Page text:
[3] Jeff Zillgitt, "Put Sports Aside: Tragedy Affects all Americans." USA Today, September 13, 2001.
[4] Suzanne White and Greg A. Lohr, "Arlington's Twin Towers Evacuate Tenants." Washington Business Journal, September 11, 2001; Patrick Creed and Rick Newman, Firefight, p. 9.
[5] Michael Doyle, "Extended Interview with Chief Jim Schwartz."
[6] Mark K. Miller, "Three Hours That Shook America: A Chronology of Chaos." Broadcasting & Cable, August 26, 2002.
[7] Joel Achenbach, "Nation's Capital in State of Shock." Washington Post, September 11, 2001.
[8] Matthew Barakat, "Pentagon Employees Feel the Building Shake." Associated Press, September 11, 2001.
[9] Michael Doyle, "Extended Interview with Chief Jim Schwartz."
[10] Greg A. Lohr, "Media Work Tirelessly to Convey 'Magnitude' of Story." Washington Business Journal, September 14, 2001; "September 11, 2001." James Madison University Alumni Association, October 2, 20i01.
[11] Arlington County, Virginia, report, Titan Systems Corp., Arlington County: After-Action Report on the Response to the September 11 Terrorist Attack on the Pentagon. 2002, p. A9.
[12] Greg A. Lohr, "Gannett Nails Down Dates for Headquarters Move."
[13] Arlington County, After-Action Report on the Response to the September 11 Terrorist Attack on the Pentagon, p. A9.
[14] Ibid. pp. A5-A6 and 1-1.
[15] "Complete 9/11 Timeline: Military Exercises Up to 9/11." History Commons.
[16] Suzanne White and Greg A. Lohr, "Arlington's Twin Towers Evacuate Tenants."

The USA Today fires are news to me...

I recall hearing of another fire next to the White House on 9/11.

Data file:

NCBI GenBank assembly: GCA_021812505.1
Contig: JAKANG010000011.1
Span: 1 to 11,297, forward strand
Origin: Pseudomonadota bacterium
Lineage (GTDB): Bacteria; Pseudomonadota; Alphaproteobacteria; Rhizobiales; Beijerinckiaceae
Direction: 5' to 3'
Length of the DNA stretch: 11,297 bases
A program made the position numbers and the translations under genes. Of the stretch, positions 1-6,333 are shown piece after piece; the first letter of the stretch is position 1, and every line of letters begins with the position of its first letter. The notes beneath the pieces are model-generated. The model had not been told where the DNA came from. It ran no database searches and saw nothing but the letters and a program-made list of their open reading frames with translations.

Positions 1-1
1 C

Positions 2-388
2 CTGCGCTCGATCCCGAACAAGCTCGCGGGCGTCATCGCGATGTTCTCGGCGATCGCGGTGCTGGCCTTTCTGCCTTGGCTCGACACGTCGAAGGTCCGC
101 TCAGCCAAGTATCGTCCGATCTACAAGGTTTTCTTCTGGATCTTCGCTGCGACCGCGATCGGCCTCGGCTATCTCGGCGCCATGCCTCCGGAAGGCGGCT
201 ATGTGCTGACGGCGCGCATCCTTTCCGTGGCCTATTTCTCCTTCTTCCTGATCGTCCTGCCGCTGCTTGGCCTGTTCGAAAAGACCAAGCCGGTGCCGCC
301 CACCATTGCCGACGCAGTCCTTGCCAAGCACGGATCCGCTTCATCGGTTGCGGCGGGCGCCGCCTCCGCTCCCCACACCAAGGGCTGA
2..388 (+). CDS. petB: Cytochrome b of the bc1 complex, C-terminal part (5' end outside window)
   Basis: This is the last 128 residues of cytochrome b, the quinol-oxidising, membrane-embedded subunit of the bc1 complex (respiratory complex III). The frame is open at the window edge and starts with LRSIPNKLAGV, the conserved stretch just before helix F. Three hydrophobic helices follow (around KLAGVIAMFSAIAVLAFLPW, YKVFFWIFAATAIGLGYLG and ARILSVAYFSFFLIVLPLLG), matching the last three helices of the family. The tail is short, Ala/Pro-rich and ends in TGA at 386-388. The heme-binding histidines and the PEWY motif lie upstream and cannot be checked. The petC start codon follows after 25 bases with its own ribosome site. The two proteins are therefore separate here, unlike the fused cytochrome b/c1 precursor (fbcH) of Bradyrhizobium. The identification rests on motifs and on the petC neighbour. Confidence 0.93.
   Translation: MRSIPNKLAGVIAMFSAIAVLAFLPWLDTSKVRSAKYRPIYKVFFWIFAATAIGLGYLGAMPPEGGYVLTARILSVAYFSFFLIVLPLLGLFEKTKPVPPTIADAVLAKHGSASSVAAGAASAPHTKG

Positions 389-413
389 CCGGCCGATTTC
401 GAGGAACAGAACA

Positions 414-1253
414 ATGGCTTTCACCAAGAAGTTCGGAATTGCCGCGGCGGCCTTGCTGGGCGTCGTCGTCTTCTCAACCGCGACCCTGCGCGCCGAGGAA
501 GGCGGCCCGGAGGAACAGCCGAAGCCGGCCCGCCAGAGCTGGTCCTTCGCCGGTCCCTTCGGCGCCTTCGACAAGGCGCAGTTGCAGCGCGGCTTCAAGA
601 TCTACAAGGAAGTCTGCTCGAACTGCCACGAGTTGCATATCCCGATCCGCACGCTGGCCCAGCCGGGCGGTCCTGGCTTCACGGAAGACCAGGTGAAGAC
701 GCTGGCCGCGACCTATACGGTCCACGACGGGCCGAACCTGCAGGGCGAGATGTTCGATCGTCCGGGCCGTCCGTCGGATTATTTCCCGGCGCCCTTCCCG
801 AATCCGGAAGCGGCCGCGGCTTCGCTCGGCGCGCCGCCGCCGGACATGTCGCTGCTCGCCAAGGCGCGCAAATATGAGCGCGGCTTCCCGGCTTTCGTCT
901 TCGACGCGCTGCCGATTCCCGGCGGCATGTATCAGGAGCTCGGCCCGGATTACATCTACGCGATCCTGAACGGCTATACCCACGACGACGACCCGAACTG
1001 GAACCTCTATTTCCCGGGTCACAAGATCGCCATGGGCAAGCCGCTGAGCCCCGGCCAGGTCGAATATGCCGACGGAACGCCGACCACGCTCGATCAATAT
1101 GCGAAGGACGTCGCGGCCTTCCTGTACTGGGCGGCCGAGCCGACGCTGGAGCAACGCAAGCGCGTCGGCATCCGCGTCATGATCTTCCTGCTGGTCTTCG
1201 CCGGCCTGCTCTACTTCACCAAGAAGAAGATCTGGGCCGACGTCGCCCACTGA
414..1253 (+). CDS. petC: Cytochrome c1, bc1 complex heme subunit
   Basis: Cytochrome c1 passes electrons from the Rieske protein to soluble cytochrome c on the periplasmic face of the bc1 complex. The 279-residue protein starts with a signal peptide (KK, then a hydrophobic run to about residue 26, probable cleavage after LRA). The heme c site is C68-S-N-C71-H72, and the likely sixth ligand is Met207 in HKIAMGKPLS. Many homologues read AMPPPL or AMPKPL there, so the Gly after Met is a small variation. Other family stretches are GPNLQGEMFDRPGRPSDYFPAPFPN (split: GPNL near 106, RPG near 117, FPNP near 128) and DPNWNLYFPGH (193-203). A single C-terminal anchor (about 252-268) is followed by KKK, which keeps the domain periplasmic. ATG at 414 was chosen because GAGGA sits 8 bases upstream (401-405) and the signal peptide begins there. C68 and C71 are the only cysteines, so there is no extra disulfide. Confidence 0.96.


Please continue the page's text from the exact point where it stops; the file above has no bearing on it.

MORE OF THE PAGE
Does anyone else remember this?

Another question:

There was an agency that would have normally been conducting
surveillance (via satelite) over lower Manhattan on 9/11 but they were sent home early.

Who remembers that?


This was the National Reconnaissance Office

This was the National Reconnaissance Office (NRO) in Chantilly, Virginia. Here's the Complete 9/11 Timeline entry on the exercise in question:

9:00 a.m. September 11, 2001: 9/11-Styled Simulation Canceled
An “emergency response exercise” is scheduled to take place at 9 a.m. the morning of 9/11, involving the simulated crash of a small corporate jet plane into a government building. The exercise is to be conducted by the National Reconnaissance Office (NRO) in Chantilly, Virginia—just four miles from Washington Dulles International Airport, from where Flight 77 took off, and 24 miles from the Pentagon. The NRO draws its personnel from the CIA and the military, and operates many of the nation’s spy satellites. John Fulton, chief of the NRO’s strategic war gaming office, and his team at the CIA, are in charge of the exercise. It is to involve the jet experiencing mechanical problems then crashing into one of the four towers at the NRO. In order to simulate the damage from the crash, some stairwells and exits are to be closed off, forcing NRO employees to find other ways to evacuate the building. However, according to an agency spokesman, “as soon as the real world events began, we canceled the exercise.” After the attacks, most of the agency’s 3,000 staff are supposedly sent home. [National Law Enforcement and Security Institute, 8/4/2002; National Law Enforcement and Security Institute, 8/6/2002; Associated Press, 8/21/2002; United Press International, 8/22/2002]



The Eisenhower Building

Thierry Meyssan has claimed that there was a fire in that building, but I have not been able to find a confirmation.

CIAs NRO Office

You're thinking of the CIAs National Reconnaissance Office,....which at exactly the same time as 9/11 was happening(just before 9am) they were evacuated from the office that moniters satelite imagry and then everyone was sent home execpt for "essential personal".